Keli Gwyn
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Friday Fun Book Release Style

The release month for A Bride Opens Shop in El Dorado, California has been such fun. I’m so grateful to everyone for the tremendous outpouring of support.

Because so many wonderful people have helped me reach this milestone, I’m eager to have you all share in the celebration. One way I’ve been doing that is to hold my Five Weeks of Fun drawings.

Today is the start of the final Bushel of Fun drawing. Each cute little basket is filled with a copy of my book and five items from the story, a prize package worth $40. This drawing will run through the end of the month. I’ll announce the winner in my post on Wednesday, August 1st.

The story-related items, as seen above, are: an autographed copy of A Bride Opens Shop in El Dorado, California, a French-milled lavender soap bar, a bag of lemon drops, a bag of peppermint sticks, a bag of rose potpourri, and a package of violet seeds. The winner gets the bushel, too.

All of the items in the basket were available in the year 1870, when the story takes place. Each Friday, I’ve shared a passage or two showing why one of the items the bushel plays a part in the story. Here are the passages about the fifth and final item.

Violet Seeds

Violets play a special role in the story. They’re Elenora Watkins’s favorite flower. The Victorians had a language of flowers that told them what each flower meant. The following lines are from the scene where Ellie is meeting Miles Rutledge for the first time. He expected a man as his prospective junior partner, but she doesn’t know that yet. At the end of this passage, she thinks about meaning of the violet.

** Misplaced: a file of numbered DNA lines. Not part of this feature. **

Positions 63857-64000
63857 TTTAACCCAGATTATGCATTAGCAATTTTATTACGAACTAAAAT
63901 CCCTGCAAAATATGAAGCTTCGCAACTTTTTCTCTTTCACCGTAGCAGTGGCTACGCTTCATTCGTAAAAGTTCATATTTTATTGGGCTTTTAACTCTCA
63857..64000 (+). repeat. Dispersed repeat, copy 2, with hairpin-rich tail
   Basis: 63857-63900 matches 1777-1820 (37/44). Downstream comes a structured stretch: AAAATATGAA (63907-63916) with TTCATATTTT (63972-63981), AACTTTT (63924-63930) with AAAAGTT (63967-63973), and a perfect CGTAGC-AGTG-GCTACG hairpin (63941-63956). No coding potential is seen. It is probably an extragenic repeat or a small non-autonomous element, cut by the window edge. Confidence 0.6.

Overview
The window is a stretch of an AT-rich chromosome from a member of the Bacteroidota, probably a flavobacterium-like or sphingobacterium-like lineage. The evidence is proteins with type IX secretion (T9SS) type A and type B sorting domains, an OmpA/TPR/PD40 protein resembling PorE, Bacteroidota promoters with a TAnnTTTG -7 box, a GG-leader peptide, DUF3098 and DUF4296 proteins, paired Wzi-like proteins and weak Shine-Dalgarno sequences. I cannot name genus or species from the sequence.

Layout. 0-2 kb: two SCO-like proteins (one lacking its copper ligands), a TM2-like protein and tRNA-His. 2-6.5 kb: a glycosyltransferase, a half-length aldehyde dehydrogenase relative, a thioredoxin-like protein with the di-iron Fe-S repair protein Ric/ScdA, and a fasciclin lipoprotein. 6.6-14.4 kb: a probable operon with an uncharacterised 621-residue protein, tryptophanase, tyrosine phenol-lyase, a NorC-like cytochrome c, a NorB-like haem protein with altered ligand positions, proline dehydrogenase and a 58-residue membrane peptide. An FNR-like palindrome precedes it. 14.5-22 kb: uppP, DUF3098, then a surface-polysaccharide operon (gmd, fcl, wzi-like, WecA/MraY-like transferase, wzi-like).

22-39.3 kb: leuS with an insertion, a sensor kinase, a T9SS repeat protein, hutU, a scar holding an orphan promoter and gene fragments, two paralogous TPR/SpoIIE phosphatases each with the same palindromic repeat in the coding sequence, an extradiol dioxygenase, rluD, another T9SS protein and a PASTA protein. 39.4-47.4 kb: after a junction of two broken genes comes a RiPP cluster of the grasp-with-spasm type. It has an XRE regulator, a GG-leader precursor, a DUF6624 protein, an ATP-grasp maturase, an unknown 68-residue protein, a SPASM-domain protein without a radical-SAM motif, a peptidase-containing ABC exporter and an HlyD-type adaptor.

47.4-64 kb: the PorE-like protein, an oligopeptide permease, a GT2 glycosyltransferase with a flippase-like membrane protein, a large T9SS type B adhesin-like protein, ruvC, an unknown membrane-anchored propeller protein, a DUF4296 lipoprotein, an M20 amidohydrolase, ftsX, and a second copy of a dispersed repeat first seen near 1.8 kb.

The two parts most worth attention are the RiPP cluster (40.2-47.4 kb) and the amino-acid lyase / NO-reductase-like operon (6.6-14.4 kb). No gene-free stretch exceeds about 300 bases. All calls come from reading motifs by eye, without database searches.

…..“Mama, you were right. He is a nice man. And I think he’s handsome, don’t you? I know you were afraid he’d be—”
…..“Yes Tildy, he’s, um, a fine-looking man.” She attempted a smile, but it felt strained. Why was he glaring at her? “Did you find out if he sells candy?”
…..“Your daughter did ask, Mrs. Watkins. She’s honest about what she wants.”
…..“She can be outspoken at times, but she means well. And I’ve told her whispering is impolite. Did she say something amiss?”
…..His carefully combed mustache concealed a portion of his mouth, but the small lines at the corners indicated his lips were pursed. “Not at all. Tildy is forthcoming, unlike some people.”
…..Elenora fingered the silk violets at her throat. Mama had always said the tiny purple blossoms stood for modesty and served as a reminder to show no impropriety in appearance, behavior, or manner. Much of the time Elenora maintained rigid control, but this man vexed her. What did he mean by those inexplicable lines he’d dropped into their discourse?